Ken Starr Returns to the Impeachment Fray, This Time for the Defense

Ken Starr Returns to the Impeachment Fray, This Time for the Defense

WASHINGTON — The last time a president was put on trial, few were more responsible for putting him in the dock than Kenneth Winston Starr. Now the former independent counsel whose investigation led to President Bill Clinton’s impeachment 21 years ago will come to the defense of another president charged with high crimes and misdemeanors.

In adding Mr. Starr to his legal team on Friday, President Trump enlisted one of the best known and most polarizing legal figures in the country, and someone who in recent months has become a regular defender of the president on Fox News.

For a time in the 1990s, Mr. Starr was a household name, the prosecutor pursuing Mr. Clinton first over the Whitewater land deal and then over the president’s efforts to thwart a sexual harassment lawsuit by covering up an affair with a White House intern. To his admirers, Mr. Starr was an upright pursuer of a lying, philandering president who had dishonored the Oval Office. To his critics, Mr. Starr was a moralistic, sex-obsessed Inspector Javert persecuting a president out of ideological animus.

Mr. Starr’s investigation confirmed that Mr. Clinton had sexual relationship with Monica S. Lewinsky despite the president’s denials under oath and efforts to coach other potential witnesses to hide his indiscretions during a lawsuit brought by Paula Corbin Jones, a former Arkansas state worker who accused him of sexual harassment when he was governor.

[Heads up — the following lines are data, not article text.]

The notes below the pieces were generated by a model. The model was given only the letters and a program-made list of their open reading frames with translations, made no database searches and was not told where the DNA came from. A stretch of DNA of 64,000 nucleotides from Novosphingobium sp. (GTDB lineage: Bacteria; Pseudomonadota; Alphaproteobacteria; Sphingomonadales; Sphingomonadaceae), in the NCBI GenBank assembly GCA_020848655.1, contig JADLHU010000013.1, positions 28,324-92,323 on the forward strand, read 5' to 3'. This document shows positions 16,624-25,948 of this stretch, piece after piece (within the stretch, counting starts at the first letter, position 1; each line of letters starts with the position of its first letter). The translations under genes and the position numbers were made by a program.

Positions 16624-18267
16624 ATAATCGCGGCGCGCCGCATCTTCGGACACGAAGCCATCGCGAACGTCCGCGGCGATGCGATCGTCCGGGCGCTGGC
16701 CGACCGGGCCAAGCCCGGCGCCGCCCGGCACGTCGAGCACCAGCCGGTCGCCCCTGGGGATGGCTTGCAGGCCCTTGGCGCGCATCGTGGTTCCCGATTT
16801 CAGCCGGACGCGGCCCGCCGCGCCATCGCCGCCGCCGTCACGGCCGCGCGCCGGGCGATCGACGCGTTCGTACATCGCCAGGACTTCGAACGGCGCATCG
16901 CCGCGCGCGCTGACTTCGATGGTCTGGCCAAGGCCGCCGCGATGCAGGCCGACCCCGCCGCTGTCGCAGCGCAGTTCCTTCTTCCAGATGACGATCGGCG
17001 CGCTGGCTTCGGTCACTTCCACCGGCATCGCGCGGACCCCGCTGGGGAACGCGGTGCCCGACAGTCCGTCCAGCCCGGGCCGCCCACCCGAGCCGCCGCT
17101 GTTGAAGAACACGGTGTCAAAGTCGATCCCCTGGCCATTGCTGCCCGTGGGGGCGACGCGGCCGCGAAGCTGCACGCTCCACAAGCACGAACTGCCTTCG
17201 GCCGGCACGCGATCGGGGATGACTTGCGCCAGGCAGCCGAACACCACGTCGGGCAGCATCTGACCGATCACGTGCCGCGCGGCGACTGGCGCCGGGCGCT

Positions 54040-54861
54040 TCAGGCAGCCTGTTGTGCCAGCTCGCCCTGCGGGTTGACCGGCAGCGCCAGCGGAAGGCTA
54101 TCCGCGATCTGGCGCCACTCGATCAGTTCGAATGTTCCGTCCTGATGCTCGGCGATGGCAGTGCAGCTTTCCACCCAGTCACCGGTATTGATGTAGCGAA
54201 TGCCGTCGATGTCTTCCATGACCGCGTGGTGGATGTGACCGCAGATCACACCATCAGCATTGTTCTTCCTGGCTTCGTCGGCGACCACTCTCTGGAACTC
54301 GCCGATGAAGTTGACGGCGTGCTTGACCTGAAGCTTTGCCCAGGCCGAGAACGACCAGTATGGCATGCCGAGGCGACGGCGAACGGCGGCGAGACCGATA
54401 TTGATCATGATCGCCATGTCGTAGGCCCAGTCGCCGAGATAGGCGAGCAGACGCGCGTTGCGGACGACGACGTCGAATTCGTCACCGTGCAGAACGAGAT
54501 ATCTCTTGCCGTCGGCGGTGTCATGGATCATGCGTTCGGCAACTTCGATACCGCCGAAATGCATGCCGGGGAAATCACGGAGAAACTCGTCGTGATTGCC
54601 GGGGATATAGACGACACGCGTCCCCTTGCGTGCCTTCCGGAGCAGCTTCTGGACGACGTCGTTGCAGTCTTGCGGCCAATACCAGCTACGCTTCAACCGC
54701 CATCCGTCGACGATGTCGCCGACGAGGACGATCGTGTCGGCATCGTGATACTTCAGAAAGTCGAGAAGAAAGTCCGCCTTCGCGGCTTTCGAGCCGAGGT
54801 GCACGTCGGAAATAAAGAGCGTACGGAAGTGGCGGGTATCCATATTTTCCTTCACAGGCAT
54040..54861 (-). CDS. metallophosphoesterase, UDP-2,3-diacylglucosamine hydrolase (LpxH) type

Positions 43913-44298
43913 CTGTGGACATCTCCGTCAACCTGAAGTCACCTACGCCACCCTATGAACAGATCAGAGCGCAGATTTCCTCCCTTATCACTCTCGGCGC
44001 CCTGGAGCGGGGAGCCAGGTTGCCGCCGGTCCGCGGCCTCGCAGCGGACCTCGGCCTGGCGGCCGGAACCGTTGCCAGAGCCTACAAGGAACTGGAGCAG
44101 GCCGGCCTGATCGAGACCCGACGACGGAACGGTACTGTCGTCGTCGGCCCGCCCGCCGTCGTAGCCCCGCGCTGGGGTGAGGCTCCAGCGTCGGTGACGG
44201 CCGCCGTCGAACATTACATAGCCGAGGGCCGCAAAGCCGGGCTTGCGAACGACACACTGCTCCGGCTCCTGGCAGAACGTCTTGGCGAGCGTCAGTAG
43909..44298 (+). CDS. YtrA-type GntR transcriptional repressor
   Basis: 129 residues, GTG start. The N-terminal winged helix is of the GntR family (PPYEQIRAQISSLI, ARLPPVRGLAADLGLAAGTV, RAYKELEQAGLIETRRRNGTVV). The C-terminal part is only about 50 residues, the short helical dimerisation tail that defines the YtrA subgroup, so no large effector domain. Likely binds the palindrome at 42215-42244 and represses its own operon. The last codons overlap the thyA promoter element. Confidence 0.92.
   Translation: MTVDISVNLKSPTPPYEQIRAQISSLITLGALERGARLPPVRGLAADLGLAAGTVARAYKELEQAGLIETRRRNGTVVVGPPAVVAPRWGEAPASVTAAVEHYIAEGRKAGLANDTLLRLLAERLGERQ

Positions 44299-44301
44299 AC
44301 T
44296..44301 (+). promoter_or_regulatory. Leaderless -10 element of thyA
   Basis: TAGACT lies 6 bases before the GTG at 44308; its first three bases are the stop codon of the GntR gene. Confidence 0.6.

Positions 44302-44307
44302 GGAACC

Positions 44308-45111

Acting on Mr. Starr’s findings, the House impeached Mr. Clinton in December 1998, largely along party lines, but the Senate acquitted him in February 1999, concluding that the president’s wrongdoing did not justify removing him from office.

Mr. Clinton was separately found in contempt of court and fined by a federal judge and later struck a deal with Mr. Starr’s successor in which the president admitted not telling the truth under oath, paid a fine and surrendered his law license.

Mr. Starr, 73, was once a legal star among Republicans who served as a federal appeals court judge and then as President George Bush’s solicitor general, seen as a possible Supreme Court justice. But his time as independent counsel made him politically radioactive.

He went on to serve as dean of the Pepperdine University Law School and president of Baylor University but was demoted and later resigned from the Texas school after an investigation found the university mishandled accusations of sexual assault against members of the football team. The investigators rebuked the university leadership, saying that it “created a perception that football was above the rules.”

In the last 18 months, Mr. Starr has published a new memoir about his time as independent counsel called “Contempt” sharply criticizing Bill and Hillary Clinton and has become a regular commentator defending Mr. Trump against House Democrats seeking to impeach him for abuse of office and obstruction of Congress.

Mr. Starr has distinguished between Mr. Clinton’s actions, which he called clear felonies, and Mr. Trump’s efforts to pressure Ukraine to provide incriminating information about Democrats, which he called “woefully inadequate” justification for removal from office.

“That is abuse of power,” Mr. Starr said on Mark Levin’s Fox News show in December shortly after the House impeached Mr. Trump. “We are going to impeach him before he’s done anything. Excuse me, you are using your power in a very vicious way. Whatever you think of him — you don’t think well of him; you think ill of him — it is not your business to use power in such an unprincipled way. Again, shame on you.”

His defense contrasted with previous moments when he criticized Mr. Trump. After Gordon D. Sondland, the ambassador to the European Union, testified to the House about Mr. Trump’s Ukraine pressure campaign, Mr. Starr said it was “bombshell” testimony that would be cited by Democrats as evidence that “the president, in fact, committed the crime of bribery.”

But he later went on to condemn House Democrats for what he called an “anti-constitutional exercise of power” by impeaching Mr. Trump.


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